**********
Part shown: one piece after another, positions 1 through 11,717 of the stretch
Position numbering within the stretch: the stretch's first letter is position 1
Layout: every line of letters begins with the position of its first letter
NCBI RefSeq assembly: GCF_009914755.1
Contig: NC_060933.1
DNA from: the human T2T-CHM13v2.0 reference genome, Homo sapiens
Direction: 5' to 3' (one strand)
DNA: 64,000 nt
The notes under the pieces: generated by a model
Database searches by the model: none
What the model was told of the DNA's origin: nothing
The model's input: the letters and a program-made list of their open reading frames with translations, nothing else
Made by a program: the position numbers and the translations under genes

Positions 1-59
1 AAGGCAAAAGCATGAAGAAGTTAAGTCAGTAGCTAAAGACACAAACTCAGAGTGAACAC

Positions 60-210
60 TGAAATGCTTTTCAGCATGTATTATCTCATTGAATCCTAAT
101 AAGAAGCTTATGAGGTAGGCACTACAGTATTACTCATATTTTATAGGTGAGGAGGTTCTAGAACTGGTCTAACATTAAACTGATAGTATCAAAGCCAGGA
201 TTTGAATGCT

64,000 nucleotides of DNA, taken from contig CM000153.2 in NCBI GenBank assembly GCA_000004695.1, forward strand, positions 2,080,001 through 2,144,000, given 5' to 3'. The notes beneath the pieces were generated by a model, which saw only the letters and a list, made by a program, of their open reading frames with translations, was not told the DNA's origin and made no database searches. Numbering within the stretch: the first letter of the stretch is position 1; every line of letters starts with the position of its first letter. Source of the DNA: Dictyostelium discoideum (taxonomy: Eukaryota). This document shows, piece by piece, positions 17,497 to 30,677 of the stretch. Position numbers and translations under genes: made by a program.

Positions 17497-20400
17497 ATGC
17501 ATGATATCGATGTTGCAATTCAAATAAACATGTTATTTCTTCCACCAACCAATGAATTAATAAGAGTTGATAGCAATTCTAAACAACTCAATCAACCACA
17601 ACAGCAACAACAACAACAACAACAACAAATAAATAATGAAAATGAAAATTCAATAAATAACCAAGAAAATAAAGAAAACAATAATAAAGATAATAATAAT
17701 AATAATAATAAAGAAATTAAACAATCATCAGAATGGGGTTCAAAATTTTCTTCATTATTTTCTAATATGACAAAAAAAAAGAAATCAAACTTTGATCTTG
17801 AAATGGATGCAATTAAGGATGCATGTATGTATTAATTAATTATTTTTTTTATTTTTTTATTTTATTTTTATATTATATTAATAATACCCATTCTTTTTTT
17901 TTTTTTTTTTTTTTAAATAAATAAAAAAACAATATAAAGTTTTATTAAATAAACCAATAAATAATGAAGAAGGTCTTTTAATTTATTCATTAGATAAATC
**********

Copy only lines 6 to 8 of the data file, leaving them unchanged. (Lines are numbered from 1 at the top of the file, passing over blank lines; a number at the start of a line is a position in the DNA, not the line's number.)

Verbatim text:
DNA from: the human T2T-CHM13v2.0 reference genome, Homo sapiens
Direction: 5' to 3' (one strand)
DNA: 64,000 nt